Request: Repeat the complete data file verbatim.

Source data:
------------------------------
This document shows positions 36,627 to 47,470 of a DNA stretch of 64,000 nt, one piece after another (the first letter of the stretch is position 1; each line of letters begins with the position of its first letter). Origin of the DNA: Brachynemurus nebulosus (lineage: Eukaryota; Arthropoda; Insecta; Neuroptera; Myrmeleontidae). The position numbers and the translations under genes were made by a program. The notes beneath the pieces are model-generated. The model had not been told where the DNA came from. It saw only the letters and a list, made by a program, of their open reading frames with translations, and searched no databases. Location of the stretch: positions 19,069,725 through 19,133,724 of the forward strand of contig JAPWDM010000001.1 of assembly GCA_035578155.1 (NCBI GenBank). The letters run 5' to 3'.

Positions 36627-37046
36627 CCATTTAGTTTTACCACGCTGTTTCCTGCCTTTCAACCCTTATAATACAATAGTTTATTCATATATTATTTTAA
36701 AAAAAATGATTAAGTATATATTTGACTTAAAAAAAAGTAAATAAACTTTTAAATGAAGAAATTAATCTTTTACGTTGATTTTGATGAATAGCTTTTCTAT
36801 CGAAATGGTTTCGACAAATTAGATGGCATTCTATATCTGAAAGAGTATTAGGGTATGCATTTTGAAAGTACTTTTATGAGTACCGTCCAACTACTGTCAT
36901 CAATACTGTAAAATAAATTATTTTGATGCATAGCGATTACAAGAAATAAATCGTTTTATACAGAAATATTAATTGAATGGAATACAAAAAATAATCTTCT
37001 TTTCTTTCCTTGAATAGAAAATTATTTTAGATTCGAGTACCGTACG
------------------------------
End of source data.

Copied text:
This document shows positions 36,627 to 47,470 of a DNA stretch of 64,000 nt, one piece after another (the first letter of the stretch is position 1; each line of letters begins with the position of its first letter). Origin of the DNA: Brachynemurus nebulosus (lineage: Eukaryota; Arthropoda; Insecta; Neuroptera; Myrmeleontidae). The position numbers and the translations under genes were made by a program. The notes beneath the pieces are model-generated. The model had not been told where the DNA came from. It saw only the letters and a list, made by a program, of their open reading frames with translations, and searched no databases. Location of the stretch: positions 19,069,725 through 19,133,724 of the forward strand of contig JAPWDM010000001.1 of assembly GCA_035578155.1 (NCBI GenBank). The letters run 5' to 3'.

Positions 36627-37046
36627 CCATTTAGTTTTACCACGCTGTTTCCTGCCTTTCAACCCTTATAATACAATAGTTTATTCATATATTATTTTAA
36701 AAAAAATGATTAAGTATATATTTGACTTAAAAAAAAGTAAATAAACTTTTAAATGAAGAAATTAATCTTTTACGTTGATTTTGATGAATAGCTTTTCTAT
36801 CGAAATGGTTTCGACAAATTAGATGGCATTCTATATCTGAAAGAGTATTAGGGTATGCATTTTGAAAGTACTTTTATGAGTACCGTCCAACTACTGTCAT
36901 CAATACTGTAAAATAAATTATTTTGATGCATAGCGATTACAAGAAATAAATCGTTTTATACAGAAATATTAATTGAATGGAATACAAAAAATAATCTTCT
37001 TTTCTTTCCTTGAATAGAAAATTATTTTAGATTCGAGTACCGTACG